training." When new equipment or procedures are implemented, she
provides in-services. "There are times when we will initially train
a couple staff members, and then those individuals will train the
staff," she explains. "Educate everybody. Don't keep the front desk
in the dark just because they're answering phones. They are the
first point of contact most of the time, and I think doctors make a
mistake sometimes of not trying to educate [those in] reception,"
Techniques of the Trade
A wide variety of staff training techniques for patient
education can be used, both on and off the job. For one, companies
that sell services and products in dermatology will often send
their representatives into a practice to educate staff. "The reps
will come in and provide educational content when they are bringing
in supplies or samples," notes Moghadas. "Depending on the
procedure or what the product might be - something as simple as
Derma Cleanse, for example - they might even have the staff try it
and see how it works for themselves," she says. "A lot of teaching
material is made available by the drug reps [and] all staff are
encouraged to read."
"The American Academy of Dermatology [AAD] produces a great deal
of literature on topics that are sometimes sponsored by vendors,"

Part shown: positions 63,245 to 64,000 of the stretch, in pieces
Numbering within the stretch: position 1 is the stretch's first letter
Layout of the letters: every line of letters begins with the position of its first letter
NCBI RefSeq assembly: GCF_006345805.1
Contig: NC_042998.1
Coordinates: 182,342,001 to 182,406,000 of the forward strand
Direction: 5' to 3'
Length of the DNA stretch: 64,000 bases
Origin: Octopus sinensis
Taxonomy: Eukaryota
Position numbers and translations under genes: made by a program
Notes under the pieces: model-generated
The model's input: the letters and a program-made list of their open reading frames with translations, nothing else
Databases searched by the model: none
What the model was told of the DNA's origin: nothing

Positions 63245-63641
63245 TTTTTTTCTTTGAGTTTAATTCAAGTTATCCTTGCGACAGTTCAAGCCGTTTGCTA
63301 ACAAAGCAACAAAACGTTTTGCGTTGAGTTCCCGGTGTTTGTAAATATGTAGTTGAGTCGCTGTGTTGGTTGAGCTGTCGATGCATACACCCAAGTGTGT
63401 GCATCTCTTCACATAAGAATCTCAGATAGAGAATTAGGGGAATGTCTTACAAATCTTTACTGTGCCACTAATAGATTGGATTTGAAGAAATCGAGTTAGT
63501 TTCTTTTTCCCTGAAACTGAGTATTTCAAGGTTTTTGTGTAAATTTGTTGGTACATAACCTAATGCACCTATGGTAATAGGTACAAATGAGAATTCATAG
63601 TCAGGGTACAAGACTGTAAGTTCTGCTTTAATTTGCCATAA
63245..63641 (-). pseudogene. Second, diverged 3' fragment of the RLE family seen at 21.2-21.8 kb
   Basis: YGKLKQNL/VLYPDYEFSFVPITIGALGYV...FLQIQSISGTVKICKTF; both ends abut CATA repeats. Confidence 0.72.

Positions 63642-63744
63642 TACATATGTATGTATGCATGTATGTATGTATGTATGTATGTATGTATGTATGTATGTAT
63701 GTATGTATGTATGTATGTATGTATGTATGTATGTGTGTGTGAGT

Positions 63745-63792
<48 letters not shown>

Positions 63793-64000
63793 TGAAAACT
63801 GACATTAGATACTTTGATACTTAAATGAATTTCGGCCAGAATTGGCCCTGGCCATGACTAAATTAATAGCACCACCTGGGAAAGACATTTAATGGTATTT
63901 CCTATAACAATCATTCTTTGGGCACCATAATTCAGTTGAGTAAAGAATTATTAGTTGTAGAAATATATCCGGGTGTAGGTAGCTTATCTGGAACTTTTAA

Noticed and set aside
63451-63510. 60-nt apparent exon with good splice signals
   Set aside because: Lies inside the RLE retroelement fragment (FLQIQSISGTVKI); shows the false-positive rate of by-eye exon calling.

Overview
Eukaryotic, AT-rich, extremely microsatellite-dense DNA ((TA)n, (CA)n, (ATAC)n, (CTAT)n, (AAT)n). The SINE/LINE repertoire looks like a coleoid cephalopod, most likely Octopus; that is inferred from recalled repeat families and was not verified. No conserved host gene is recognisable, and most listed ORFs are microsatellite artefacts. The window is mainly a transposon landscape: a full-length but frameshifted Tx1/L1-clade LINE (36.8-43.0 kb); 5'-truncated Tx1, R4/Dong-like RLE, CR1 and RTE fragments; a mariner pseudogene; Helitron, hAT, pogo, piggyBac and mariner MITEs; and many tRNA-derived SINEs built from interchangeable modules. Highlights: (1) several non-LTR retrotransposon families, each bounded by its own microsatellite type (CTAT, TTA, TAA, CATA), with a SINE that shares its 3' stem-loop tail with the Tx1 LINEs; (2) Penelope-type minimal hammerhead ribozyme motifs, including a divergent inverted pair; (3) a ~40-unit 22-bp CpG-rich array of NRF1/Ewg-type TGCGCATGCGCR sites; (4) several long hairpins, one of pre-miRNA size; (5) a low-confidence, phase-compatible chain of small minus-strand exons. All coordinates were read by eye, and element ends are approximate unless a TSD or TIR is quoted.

Moghadas says. "They set up practice parameters on how to take care
of certain disorders, which can be very helpful." In addition to
this, AAD and other professional societies offer educational
training conferences, and dermatologists often bring key employees
to breakout sessions at these venues. As far as seminars and
conferences go, Fox says his practice does a little bit of that.
"Mostly, we'll have someone come in. We generally don't send our
staff out." Other training sources may include multimedia materials
such as videos, CDs, and DVDs that can be brought into the
Moghadas recommends that practices have a training logbook. "As
the physician receives information that he feels the employees can
absorb, he'll take a copy of an article and put it in the book so
they have a chance at their leisure to read and initial that
they've read it. It becomes a very effective tool for
Fox has a training manual, too, which includes commonly used
drugs and commonly misspelled medical terms. "We have a training
program the first few weeks when someone first starts. It's not
formal in the sense that we have these 30 topics we're going to
cover. Generally, though, if you go through the course of a day,
you will see these patients. These topics will come up. There will
be a few of the rare cases or unusual scenarios that they may not
According to Moghadas, most of the time training is on the job,
where the dermatologist is instructing staff while actually
performing a procedure. The method is direct, and staff is actively